Here are some important steps you can take to help ensure reviews and maintenance take place on a yearly basis:
When first meeting with a client and throughout the process of creating a succession plan, it is important to properly explain the need for ongoing evaluation of these agreements. While the agent educates the business partners on the need for a buy-sell agreement or key person insurance, the agent can also convey that these are constantly evolving documents that will need to be re-examined on a yearly basis to ensure that strong protection remains in place. Having this in mind will not only prepare these owners for when the advisor calls to schedule a checkup, but also help to reinforce how important succession plan updates can be.
Include it in the agreement
Advisors can also go a step further and recommend language including a yearly update in the original succession plan, providing a legal basis for these refinements. This can serve to highlight the need for the meetings and ensure that modifications are not constantly tabled until the executives can find time to fit a review into their ever busy schedules.
Scheduling a yearly meeting and disseminating updated information to an advisor might not be top-of-mind for a business leader. Working with a designated employee on the business owner’s administrative team from day one may help better keep the process on track. That representative can help to facilitate the review each year and can plan on sending the advisor copies of updated financials and a current corporate organization chart for evaluation prior to the meeting. Streamlining the process and including a dependable contact will lighten the load on the executive, eliminate the need for constant follow-ups and likely make the advisor’s job easier as well.
When all else fails, persistence can be a good option. These owners most likely want to speak with their advisor and understand the importance of updates, but a hectic schedule can make it difficult to find time. The advisor can ask to be referred to one of the business owner’s associates to coordinate the meeting or also inquire when a good time to revisit scheduling might be if there is no such liaison.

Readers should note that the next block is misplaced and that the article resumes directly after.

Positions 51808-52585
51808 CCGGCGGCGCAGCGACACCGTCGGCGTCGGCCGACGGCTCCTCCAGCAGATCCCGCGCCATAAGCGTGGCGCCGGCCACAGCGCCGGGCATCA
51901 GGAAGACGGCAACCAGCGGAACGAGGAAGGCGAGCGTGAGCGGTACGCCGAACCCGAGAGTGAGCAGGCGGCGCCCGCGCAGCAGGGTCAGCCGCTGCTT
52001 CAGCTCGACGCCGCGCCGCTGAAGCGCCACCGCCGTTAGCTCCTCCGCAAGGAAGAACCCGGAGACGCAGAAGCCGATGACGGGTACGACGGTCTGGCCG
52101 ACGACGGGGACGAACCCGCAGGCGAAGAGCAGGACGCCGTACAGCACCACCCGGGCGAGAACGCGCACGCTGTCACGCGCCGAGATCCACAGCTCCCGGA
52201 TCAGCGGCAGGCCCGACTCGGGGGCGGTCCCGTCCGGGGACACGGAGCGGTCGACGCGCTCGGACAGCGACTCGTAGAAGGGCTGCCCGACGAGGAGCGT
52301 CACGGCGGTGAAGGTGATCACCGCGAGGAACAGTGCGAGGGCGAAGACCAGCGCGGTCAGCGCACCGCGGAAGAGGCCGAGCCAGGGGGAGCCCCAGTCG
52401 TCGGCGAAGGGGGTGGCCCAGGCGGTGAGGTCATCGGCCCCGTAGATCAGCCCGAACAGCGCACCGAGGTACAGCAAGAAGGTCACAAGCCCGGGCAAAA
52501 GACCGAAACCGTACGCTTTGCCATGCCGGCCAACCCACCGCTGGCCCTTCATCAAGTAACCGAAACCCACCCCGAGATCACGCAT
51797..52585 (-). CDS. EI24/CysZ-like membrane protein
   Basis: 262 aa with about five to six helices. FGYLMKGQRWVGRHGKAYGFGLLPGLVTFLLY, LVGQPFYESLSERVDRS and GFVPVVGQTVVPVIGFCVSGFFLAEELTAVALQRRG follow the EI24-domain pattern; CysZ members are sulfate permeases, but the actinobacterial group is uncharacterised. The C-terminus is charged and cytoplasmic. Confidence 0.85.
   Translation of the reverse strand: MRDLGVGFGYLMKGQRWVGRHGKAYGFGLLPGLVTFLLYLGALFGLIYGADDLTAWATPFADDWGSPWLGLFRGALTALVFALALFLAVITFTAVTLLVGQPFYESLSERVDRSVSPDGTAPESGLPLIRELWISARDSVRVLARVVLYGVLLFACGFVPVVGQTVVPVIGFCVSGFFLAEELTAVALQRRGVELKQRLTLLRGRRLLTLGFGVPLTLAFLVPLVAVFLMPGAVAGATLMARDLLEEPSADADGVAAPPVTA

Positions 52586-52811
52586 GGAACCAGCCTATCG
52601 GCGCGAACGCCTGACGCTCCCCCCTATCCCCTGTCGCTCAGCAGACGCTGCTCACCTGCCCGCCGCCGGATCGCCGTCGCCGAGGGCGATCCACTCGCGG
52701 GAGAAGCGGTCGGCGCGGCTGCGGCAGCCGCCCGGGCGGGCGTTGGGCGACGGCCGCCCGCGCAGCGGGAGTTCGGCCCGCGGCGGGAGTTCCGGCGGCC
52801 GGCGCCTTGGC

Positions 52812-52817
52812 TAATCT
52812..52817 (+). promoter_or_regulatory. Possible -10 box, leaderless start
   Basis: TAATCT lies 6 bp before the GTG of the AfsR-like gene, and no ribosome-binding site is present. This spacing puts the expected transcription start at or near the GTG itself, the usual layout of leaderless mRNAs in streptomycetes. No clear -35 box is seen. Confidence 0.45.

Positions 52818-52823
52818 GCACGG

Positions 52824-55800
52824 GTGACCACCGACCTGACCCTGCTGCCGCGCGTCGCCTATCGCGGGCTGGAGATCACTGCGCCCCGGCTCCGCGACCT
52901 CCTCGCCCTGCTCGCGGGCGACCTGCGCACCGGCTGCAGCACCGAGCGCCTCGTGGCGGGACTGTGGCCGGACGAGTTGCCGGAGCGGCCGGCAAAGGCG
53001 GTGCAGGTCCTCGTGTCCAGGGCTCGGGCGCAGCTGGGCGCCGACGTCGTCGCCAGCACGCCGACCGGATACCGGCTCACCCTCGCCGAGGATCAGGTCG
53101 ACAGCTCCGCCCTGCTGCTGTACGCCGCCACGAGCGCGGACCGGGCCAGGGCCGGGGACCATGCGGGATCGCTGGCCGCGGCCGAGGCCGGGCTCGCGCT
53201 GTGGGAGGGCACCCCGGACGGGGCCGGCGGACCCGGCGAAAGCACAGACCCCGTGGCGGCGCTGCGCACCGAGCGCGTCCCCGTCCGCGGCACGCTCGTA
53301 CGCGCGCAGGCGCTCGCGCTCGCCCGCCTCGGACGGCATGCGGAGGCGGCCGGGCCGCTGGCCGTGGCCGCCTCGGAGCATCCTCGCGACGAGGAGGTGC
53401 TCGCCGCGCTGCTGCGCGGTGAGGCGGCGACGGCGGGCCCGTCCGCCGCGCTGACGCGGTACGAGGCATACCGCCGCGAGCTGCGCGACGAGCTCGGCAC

Despite the challenges at hand, it is important to make sure a succession plan stays current to avoid the complications that can arise when an outdated agreement and funding arrangement is all there is to fall back on. Maintaining a current succession plan will not only give the company owners and their families the comfort of knowing their business is protected, but also help you super-serve, strengthen, and grow your client relationship.
Seth Salomon (email@example.com) specializes in corporate/personal finance as well as small-business operations and strategy. Seth recently moved back to Lexington, Ky., after 14 years in Atlanta and New York City and has joined his father at Salomon & Co., a financial services organization serving small businesses and families for over 38 years. (Securities offered through LPL Financial, member FINRA/SIPC.) Seth holds a B.A. from Emory University and an M.B.A. in finance from NYU’s Stern School of Business.